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Charging Based on Value



Most people plan their pricing from the perspective of cost when they should be pricing their offerings based on the value they create. Perhaps you’ve heard the story about a guy who takes his car into the shop, watches the mechanic as he fixes his engine in a jiffy, and says, “Wow, that was easy. How much do I owe you?”  The mechanic says, “That will be $100, thank you.” Shocked, the customer says, “But you just tapped the engine once!”  The mechanic confidently replies, “I charge a dollar for the tap and $99 for knowing where to tap.  So would you prefer to pay in cash or with your credit card today?” 

When setting your pricing, take the time to view the transaction through your prospect’s eyes.  By doing so, you’ll be in a better position to help them realize that they are at great risk if they don’t buy from you.  And once you do an honest assessment of the value you create, be sure to ask for what you’re worth.  If you don’t, you may not have enough revenue to provide the level of service you pride yourself on providing this person after they become your client.  Your pricing model needs to be a win-win for both parties. 

When I started my formal selling career in Los Angeles many moons ago, I said to myself, “My goal is to make every one of my clients twenty times what I make.”  It was just a rule of thumb; however, I always aimed to meet or exceed that lofty goal.  Decades later, our sales professional workshops give people much more than twenty times the value of what they pay for our training.  I was particularly gratified to hear one of our graduates last year say that the training we provide “has the potential to change family trees.”   He continued by explaining that earning a better living opens the door to better schools to send your children, to enhanced cultural opportunities, and perhaps even to a larger number of children you feel comfortable raising! 

Here’s a quantitative example of what I’m talking about… Last year I had coffee with a former graduate of our Boot Camp while we were both attending the LIGHTFAIR conference in San Diego.  He had taken our Boot Camp in the same city in the prior year.  Since he didn’t serve customers in SDG&E’s territory, he wasn’t able to take advantage of that utility’s tuition incentive, which would have substantially reduced the cost of attending the Boot Camp.  And since he was from out-of-state, he had travel costs to pay as well.  When everything was said and done, he had invested about $7,000 to get himself from the Midwest to California to take the class.  And by the way, he didn’t ask his employer to reimburse him for any portion of that cost. He just considered it to be an investment in his future.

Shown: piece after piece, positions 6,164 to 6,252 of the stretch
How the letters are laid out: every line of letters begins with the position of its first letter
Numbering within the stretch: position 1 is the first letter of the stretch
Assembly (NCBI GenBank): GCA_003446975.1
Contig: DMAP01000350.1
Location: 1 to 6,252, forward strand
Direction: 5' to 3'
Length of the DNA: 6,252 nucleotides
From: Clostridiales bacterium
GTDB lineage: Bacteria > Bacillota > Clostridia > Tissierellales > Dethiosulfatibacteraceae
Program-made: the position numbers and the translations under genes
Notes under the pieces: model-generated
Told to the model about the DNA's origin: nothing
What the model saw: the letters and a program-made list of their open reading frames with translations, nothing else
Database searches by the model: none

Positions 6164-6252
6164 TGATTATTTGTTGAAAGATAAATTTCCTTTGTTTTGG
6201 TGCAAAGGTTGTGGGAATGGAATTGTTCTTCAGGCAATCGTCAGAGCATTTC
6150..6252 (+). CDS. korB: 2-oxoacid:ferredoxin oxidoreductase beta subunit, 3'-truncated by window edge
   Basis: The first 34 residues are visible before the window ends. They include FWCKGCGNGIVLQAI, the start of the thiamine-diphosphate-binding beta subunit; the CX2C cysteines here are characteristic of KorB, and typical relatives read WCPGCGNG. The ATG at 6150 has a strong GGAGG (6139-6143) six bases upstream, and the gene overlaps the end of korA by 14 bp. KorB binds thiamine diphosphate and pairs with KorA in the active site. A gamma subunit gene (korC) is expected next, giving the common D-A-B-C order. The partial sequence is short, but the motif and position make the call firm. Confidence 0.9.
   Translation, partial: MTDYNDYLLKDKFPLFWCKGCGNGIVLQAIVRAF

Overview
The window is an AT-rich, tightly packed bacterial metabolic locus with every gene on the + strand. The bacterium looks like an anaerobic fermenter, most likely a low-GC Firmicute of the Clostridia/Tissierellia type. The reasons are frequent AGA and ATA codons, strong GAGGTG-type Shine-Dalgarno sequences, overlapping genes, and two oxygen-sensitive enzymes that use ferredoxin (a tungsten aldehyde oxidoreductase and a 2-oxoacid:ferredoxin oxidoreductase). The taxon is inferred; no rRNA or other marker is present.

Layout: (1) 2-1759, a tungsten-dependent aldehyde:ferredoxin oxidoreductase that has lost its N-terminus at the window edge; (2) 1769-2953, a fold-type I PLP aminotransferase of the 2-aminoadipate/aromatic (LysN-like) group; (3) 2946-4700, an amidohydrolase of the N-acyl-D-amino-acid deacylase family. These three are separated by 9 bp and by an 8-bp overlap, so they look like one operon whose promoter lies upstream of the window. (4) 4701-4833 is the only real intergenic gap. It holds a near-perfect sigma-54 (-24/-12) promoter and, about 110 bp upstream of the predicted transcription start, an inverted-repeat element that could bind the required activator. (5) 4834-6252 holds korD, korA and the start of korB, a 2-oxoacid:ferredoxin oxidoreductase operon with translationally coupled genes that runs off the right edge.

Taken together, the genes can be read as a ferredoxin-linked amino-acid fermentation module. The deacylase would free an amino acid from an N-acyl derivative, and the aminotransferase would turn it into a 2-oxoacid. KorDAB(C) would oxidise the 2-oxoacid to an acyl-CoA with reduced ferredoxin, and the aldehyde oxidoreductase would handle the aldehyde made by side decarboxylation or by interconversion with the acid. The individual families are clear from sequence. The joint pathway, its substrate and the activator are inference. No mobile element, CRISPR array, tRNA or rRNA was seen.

Less than a year later, he had increased his company’s lighting retrofit revenue from $730,000 a year to nearly $700,000 per month, and he was set to finish the year at about $4 million in sales.  In the 7 months following his graduation from the Boot Camp, his company had hired six more sales people – all of whom were gradually learning to sell the way he had learned to sell – and the business was growing phenomenally.  Seeing all of this success unfold before his eyes, the owner of the company came to the next Boot Camp himself and brought the rest of his salespeople with him.  Why?  At that point, everyone at the company had realized that the benefits of learning how to sell efficiency effectively would far outweigh the cost of the Boot Camp tuition and travel expense.  

As an epilogue to the story, I subsequently learned that the company’s forward-thinking employee who had started this ball rolling saw his personal annual income rise to six times what he was earning prior to the training, an increase that was much, much more than 20 times the cost of attending. 

Keep this example top of mind as you consider the value you create for your clients.  What value can you bring to the table?  Once you’ve done the math and can confidently defend it, use it to your advantage when setting and negotiating your pricing.  Doing so makes all the difference in the world when it comes to making your pricing a true win-win for you and your clients.

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Posted by Mark Jewell